What salty & edmonds59 refer to are two of the couple dozen items I mentioned above. I’ve been after PAT since the mid-1990s to get and implement this stuff. If someone would please hand me $100K, I’d develop that for them, but meanwhile I need to eat, so I’ve pursued other employment.


ieverhart
Participant
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I have a SmarTrip card I use when I am (semi-frequently) in Washington, D.C., and using their transit system. You can recharge your farecard online and track your balance. You can also check your archived usage, both on the Metrorail and Metrobus systems. The following shows two trips, one on the Circulator and another coming in from Upper Northwest on the bus and transferring to the subway to come into downtown.

I had thought it tagged what bus stop you got on with GPS data, but it seems it doesn’t (thought it does log your Metrorail entry/exit stations). That would have been cool.

# Date & Time ? Desc. Operator Entry Location/

Bus Route Exit

Location Product Change

(+/-) Balance

10 12/29/10

01:10 PM Entry DC Circulator 60001:E-W:601:East-West StoredValue FF -1.00 2.95

11 12/30/10

10:19 AM Entry Metrobus D6 – SIBLEY-STAD ARM D1 D3 D6 StoredValue FF -1.50 1.45

12 12/30/10

11:03 AM Transfer Metrorail Dupont Circle N StoredValue FF 0.00 1.45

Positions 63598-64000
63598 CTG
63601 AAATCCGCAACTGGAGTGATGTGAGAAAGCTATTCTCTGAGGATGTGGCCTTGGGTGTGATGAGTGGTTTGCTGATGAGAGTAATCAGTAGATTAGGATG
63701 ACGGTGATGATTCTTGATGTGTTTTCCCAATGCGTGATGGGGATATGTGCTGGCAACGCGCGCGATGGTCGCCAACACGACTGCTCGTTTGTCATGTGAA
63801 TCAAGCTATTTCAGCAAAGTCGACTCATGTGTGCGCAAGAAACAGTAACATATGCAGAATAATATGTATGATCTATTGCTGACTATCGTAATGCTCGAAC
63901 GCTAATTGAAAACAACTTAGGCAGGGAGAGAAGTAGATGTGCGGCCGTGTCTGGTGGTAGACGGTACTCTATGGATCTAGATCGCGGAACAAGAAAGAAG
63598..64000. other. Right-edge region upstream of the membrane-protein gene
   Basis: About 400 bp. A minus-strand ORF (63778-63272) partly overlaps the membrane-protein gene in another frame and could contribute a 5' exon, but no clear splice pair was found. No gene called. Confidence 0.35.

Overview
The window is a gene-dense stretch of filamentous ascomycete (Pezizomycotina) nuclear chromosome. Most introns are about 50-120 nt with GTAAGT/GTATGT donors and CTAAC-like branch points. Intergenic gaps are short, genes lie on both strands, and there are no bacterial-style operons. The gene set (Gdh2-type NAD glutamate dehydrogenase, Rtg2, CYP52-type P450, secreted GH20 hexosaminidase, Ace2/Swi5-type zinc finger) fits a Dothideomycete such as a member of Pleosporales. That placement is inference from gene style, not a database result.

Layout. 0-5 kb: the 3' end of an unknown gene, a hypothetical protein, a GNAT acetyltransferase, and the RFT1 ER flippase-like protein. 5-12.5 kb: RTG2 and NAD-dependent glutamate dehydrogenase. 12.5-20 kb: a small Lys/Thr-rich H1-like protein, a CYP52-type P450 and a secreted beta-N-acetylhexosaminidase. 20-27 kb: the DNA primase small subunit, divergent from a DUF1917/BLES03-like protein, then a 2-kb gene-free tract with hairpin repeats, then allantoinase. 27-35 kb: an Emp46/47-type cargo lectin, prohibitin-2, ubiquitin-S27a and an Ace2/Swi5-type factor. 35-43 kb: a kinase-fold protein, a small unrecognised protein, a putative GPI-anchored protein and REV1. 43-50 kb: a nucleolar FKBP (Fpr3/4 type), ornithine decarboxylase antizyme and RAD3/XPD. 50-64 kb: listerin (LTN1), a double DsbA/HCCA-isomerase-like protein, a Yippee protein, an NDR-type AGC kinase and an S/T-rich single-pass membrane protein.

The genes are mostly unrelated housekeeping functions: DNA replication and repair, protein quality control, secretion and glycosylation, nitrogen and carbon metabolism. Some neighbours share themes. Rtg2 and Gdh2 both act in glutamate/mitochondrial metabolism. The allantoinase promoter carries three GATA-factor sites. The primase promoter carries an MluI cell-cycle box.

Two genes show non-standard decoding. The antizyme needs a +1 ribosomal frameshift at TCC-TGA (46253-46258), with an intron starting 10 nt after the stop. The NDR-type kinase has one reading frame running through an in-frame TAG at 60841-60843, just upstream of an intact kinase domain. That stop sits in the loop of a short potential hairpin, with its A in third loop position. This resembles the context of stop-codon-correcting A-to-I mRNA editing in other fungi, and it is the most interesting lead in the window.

13 12/30/10

11:24 AM Exit Metrorail Fed Center SW StoredValue FF -1.10 0.35

I think I’m remembering right that many bus shelters (high volume) have GPS-enabled boards announcing when buses are coming. They obviously have a different system setup and funding structures, but I hope that some of these “best practices” can be imported to Pittsburgh.


thehistorian
Participant
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Thanks for the comments on riding in and around Pittsburgh. I was concerned after some bad experiences riding in urban areas.


fungicyclist
Participant
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edmonds59:

You rule for posting your rules. Seeking clarification: black shoes/black belt with Whites (once Summer begins of course)? Blue suit/brown accoutrements? Really?